Another busy Tuesday morning and we are rushing out the door in the mad chaos that we call morning. I am bundling up the baby, buckling the 7 year old in, and already compiling a mental to-do list that feels like it is running longer than Anna Karenina. These aren’t the moments where we are thinking about values or what we are teaching our children. These are the moments we are just trying to start the day. Still, learning opportunities arrive at the strangest times.
It’s not until I start driving that I notice my oldest, Liam, has breakfast all over his freshly washed jeans. I gasp and, with an unintentional shrill, say, “Jeez, Liam, you look so dirty.”
It’s a constant battle. In fact, earlier in the morning we butted heads over his hair and how he ‘likes’ it messy. At the next stop light, I reach over and franticly start scratching away crusted breakfast – because that’s what us moms do, right? We try to keep our cubs safe, happy, and clean. But then he says something that takes me aback and made me revaluate what’s actually important in life, and what is not.
“MOM! Do you only like me perfect?”
Of course, I am quick to respond. I tell him how much I love him just as he is, then try to explain how showing up to school or work is a sign of respect for everyone else around you. It shows you care about yourself and the people you spend time with.
I defend myself all the way to school and hug him a little tighter, a little longer before shouting, “Have a great day!”
The ride home, I try to look at it from his perspective. I recall the fleeting moments between my son and I, to see if I have in fact been sending non verbal queues that I prefer him when he is at his most perfect.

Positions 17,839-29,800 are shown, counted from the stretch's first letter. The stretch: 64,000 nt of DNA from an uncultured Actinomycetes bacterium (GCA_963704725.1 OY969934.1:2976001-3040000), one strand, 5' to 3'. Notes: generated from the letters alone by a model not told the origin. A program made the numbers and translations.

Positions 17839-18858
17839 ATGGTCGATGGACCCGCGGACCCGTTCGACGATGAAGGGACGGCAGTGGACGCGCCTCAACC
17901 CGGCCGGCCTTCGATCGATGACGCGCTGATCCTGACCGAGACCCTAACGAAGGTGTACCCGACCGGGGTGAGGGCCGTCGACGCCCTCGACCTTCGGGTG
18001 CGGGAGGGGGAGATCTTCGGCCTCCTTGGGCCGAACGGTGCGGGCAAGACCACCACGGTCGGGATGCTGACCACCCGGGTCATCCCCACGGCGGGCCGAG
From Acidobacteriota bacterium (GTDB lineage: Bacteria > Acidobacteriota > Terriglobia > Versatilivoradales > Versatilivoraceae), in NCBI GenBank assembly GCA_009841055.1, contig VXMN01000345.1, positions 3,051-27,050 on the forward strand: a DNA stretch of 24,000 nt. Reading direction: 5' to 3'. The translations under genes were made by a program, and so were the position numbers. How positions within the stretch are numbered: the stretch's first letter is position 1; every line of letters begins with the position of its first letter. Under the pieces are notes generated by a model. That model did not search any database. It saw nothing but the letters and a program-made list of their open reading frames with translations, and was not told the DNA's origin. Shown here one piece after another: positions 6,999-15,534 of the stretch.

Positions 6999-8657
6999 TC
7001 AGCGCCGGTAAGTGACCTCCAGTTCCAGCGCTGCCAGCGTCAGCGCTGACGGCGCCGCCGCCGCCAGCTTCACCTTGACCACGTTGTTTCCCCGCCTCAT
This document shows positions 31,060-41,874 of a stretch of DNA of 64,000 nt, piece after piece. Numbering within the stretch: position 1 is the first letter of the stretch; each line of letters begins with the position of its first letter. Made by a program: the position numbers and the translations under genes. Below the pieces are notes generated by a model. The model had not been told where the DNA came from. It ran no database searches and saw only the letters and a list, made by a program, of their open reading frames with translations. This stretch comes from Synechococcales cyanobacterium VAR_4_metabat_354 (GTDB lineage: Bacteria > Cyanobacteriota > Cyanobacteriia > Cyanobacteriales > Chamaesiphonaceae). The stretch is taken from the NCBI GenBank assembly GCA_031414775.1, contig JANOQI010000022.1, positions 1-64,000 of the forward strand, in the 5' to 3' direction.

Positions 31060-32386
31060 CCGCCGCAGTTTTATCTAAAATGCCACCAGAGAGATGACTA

Do I want my child to be perfect?
Really? No, of course, not but I can see how he might feel like that’s what I want. And how would he know what he feels is not my intention? How do we teach growth and respectfulness for your peers and the environment around you without sending little messages of ‘you are not enough’ or worse ‘my love is conditional’?
What is the balance between learning to love themselves just as they are, teaching them looks are not everything and that it’s what’s inside that counts … and preparing them for the real world?
The fact is, kids and people who look a certain way are treated different by their peers and teachers. Everyone remembers a time when there was a dirty stinky kid in the class and how everyone treated them like the plague.
Into adulthood, when you are well groomed, well spoken with a great posture, you are offered more opportunities. There are a hundred studies proving attractiveness, nice clothes, and even your height go a long way in job promotion or how you are treated by strangers.
This is part of it, this is the tough stuff making parenting so hard. You want to swaddle them in bubble wrap forever, but you also want them to develop the skills to be out in the world as happy successful adults.
So, now I will look for the moment when all is calm and we are cuddled up, when I know my son is feeling loved and secured, and I will lightly touch on the ideas of what others perceive when judging their peers and then we’ll go deeper into discussing how we love ourselves is the most important and how we look to others is second. Then with fingers crossed, he’ll know my intentions and, most of all, he’ll know how much he’s loved.
Thanks for listening!